Top five spring adventures

Shake off the winter chill in the stunning countryside. Nature bursts into life bringing wild daffodils, bluebells, birds and bees.

Wildlife and walking experiences are ‘must-do’ activities at this time of year, as the forests fill with birdsong, our iconic moorland birds reveal their extravagant mating displays and Common Seal colonies come ashore to nurture their young.

The sun shines on Easter celebrations too, eggcellent trails will be found at many attractions, happy hunting for the kids, while the beautiful Walled Gardens at Helmsley and Scampston reopen, celebrating new growth.

Top five spring adventures
1. Wild daffodils walks in Farndale

Man and woman sat down on a tree log enjoying a hot drink from a flask in Farndale (c) Dependable Productions

The famed Farndale wild daffodils appear alongside the river Dove in time for Easter, subject to the weather of course! They're said to have been planted by the monks from nearby Rievaulx Abbey. Wild daffodils are smaller and more delicate, and the trumpet shaped flower is a paler yellow. Follow our famous Daffodil walk from Low Mill to Church Houses; you'll find them along the riverbanks and in the churchyard at Church Houses.

2. Springtime walks in the Howardian Hills National Landscape

Woman walking on the Castle Howard estate Credit Trought and About

Spring brings a season of milder temperatures and a burst of growth as gardens and orchards blossom. Yorkshire Arboretum is a riot of colour and fragrance, as bulbs and 6,000 trees burst into flower. Over the road, Castle Howard's 1,000 acres of Grade 1 listed parkland and gardens have stunning displays of daffodils, later followed by bluebells in Pretty Wood. Woodland walks, lakeside strolls and free tours revealing the secrets of Castle Howard’s gardens are all part of the package.

And what better time to sample an Orchard Tour of Ampleforth Abbey’s famous apple orchards? 40 different varieties are grown and you’ll also get a chance to see how their cider is made in the Cider Mill before a tasting or two, not to mention a slice of Ampleforth’s famous apple cake. Please note orchard tours are currently on hold until Ampleforth Abbey's new Visitor Experience is up and running in spring 2024.

3. Whitby Abbey, the home of Easter

Man and woman sitting on grass with crutches beside them, Whitby Abbey in the background Credit Visit Britain/Peter Kindersley

With no fewer than six medieval monastic ruins set in peaceful locations, the North York Moors is the perfect place for spiritual refreshment. Head to the coast to the iconic ruins of Whitby Abbey, set on a dramatic headland with stunning coastal views, which, long before any Dracula associations, played a pivotal part in the setting of today’s date for Easter.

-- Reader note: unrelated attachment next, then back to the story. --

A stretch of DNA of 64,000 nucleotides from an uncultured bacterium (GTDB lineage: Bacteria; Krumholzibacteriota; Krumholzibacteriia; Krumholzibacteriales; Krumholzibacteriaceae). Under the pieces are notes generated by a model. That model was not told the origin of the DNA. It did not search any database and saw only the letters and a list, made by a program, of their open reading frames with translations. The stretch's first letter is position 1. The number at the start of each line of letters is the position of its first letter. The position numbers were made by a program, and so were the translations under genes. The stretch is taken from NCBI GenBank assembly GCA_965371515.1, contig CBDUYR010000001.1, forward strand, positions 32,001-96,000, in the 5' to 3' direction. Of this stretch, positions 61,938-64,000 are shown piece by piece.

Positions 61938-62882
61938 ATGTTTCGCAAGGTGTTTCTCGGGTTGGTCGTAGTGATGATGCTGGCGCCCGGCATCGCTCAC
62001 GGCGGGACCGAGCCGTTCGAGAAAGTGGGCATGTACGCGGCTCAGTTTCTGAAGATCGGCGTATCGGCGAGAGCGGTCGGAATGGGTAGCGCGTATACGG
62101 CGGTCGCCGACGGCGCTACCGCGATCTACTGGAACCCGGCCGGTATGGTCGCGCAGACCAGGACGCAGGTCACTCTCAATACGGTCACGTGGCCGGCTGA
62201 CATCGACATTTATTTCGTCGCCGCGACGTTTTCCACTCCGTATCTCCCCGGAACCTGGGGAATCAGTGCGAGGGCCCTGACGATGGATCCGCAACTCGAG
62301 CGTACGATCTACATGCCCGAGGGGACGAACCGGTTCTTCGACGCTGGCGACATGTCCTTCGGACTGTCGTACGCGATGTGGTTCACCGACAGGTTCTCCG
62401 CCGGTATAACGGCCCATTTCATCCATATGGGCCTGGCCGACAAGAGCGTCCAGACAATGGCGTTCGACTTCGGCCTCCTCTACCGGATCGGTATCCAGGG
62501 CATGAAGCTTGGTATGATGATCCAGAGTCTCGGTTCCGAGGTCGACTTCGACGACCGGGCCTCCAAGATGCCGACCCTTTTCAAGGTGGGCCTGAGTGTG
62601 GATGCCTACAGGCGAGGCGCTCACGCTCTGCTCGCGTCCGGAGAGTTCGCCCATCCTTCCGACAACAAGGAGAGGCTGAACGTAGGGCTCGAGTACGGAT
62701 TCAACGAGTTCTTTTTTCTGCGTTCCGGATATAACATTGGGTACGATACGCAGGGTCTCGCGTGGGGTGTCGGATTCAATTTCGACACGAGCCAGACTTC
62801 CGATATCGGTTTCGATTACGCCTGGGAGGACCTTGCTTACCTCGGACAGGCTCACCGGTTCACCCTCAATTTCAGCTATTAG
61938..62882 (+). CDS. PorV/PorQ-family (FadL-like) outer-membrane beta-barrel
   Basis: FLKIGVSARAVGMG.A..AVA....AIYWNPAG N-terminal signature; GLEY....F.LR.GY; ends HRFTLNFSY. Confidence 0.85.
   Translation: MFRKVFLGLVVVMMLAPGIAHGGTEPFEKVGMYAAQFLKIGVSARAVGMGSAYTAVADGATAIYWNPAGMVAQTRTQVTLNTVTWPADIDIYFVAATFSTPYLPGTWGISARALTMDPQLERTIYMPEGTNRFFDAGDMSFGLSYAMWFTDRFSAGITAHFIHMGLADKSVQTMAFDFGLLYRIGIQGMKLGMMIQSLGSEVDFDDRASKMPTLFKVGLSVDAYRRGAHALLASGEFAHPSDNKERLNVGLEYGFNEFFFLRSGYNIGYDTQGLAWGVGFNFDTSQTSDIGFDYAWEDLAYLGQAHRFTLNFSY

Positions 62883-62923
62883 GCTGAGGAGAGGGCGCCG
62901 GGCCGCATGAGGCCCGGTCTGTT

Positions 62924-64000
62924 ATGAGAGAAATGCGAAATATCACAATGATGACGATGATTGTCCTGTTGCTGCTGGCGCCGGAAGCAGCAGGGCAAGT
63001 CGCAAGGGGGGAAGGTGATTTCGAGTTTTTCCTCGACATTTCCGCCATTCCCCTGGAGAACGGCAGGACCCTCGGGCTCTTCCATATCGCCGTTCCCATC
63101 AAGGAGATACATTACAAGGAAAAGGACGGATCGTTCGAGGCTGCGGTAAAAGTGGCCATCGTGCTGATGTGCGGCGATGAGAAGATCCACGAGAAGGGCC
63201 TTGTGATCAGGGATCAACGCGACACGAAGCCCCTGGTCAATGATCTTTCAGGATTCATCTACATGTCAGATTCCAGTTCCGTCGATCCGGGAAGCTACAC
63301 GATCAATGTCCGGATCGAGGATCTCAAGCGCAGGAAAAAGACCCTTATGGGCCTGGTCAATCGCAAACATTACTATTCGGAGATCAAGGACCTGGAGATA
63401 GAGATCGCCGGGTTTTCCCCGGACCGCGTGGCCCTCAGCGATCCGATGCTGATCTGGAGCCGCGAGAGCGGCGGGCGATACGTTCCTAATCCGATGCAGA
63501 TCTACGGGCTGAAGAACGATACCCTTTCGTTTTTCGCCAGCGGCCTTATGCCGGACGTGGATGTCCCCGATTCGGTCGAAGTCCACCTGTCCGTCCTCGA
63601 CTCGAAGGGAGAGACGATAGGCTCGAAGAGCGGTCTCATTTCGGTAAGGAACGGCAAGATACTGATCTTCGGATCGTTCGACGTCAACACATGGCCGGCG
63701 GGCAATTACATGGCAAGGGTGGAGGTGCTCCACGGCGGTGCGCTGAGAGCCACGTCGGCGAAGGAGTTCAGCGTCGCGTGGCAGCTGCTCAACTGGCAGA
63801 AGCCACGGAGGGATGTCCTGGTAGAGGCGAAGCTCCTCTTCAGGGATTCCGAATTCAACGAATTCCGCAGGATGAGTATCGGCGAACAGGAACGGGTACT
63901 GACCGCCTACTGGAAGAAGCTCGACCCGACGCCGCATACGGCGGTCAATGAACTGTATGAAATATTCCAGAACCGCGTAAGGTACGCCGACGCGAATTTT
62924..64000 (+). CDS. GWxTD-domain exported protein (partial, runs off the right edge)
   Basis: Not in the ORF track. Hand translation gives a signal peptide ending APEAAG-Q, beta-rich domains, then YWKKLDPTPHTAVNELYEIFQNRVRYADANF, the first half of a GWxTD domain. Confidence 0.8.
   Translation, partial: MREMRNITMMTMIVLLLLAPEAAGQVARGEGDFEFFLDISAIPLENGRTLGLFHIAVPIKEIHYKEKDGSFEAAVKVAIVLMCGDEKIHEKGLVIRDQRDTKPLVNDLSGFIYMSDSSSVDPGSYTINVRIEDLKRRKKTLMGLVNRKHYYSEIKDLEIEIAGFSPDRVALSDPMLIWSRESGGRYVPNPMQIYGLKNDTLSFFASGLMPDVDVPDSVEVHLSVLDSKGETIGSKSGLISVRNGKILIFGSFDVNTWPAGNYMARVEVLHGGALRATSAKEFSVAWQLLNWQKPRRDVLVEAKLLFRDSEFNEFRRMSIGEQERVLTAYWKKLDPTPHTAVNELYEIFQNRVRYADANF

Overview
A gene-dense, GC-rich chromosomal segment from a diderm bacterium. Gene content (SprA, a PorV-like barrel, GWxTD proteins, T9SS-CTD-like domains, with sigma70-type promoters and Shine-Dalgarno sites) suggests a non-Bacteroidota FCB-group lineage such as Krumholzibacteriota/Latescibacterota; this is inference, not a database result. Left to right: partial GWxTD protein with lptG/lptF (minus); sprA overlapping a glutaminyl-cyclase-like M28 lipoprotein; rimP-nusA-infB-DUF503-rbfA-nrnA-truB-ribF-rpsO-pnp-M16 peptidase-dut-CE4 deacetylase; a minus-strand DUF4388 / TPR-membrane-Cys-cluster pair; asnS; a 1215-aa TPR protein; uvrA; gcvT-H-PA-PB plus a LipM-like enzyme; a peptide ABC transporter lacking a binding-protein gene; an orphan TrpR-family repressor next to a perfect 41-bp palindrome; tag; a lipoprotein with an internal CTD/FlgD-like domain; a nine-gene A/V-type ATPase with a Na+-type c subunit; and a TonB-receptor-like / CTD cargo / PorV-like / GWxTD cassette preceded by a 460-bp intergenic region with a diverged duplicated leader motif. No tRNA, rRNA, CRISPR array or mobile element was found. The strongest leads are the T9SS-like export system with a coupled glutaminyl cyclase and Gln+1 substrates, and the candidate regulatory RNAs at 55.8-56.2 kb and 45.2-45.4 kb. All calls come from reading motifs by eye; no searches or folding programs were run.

In 664, following disagreements on when it should be celebrated, a Synod was called by the Northumbrian princess Hild, the founding abbess of Whitby Abbey. The Synod finally agreed to follow the Roman calculations for Easter, bringing together the traditions in England for the first time. The calculations agreed are still in use today.

There’s an interactive visitor centre with digital reconstructions and audio tours to accompany you on your wanders. Hostel lovers will adore Whitby’s YHA too, with the best address in town - in Whitby Abbey’s grounds, with coastal views to the side and abbey ruins to the back. An easy walk down the 199 steps takes you into town for cobbled streets, museums, fish & chips and sandy beach.

4. Malton Food Tours and Food Lovers Festival
A market stall at Malton Food Festival with a display of bread and other baked goods © VisitBritain/Melody Thornton

The market town of Malton, 'Yorkshire's Food Capital', is making a name for itself as a foodie destination. Traditional butchers and fishmongers have been joined by a growing number of artisan producers including microbreweries, artisan bakeries and a Master P√Ętissier. Munch your way around a selection of ‘Made in Malton’ producers and specialists on a Malton Food Tour or learn new skills at the cookery school.

Not to be missed, and now firmly on the foodies' calendar, is May’s Food Lovers Festival showcasing Yorkshire's fabulous bounty and speciality food from further afield. Expect celebrity and passionate local chefs, cookery demos, tutored tastings, 150 food stalls and street food, festival bar, live music and more.

5. Bird watching

Curlew Credit Mike Nicholas

The arrival of three of our iconic wading birds, curlewgolden plover and lapwings, to their breeding grounds on the high moorland always seems too soon for the weather. The first curlew’s cry comes over an icy wind, flouting the elements to declare winter over, as though it’s the bird that brings the new season in and not the other way round. After the curlew comes the lapwing with its distinctive ‘p’weet, p’weet’ call and spectacular acrobatic displays: falling and folding, folding and falling, then rising from within a whisker of the ground to loop the loop in triumph.

Spring is also a good time to find goshawks and migrant birds in the forests and moorland of the National Park while over on the coast, gannets and puffins make an appearance at Bempton. Don’t know where to look? Join expert guides from North York Moors Wildlife Tours for a memorable day out on a nature safari, with the chance to see some of the area’s most iconic wildlife.

Find out what wildlife is around at this time of year with our nature calendar, full of tips, seasonal walks and ideas on the best places to spot birds, animals and wildflowers.

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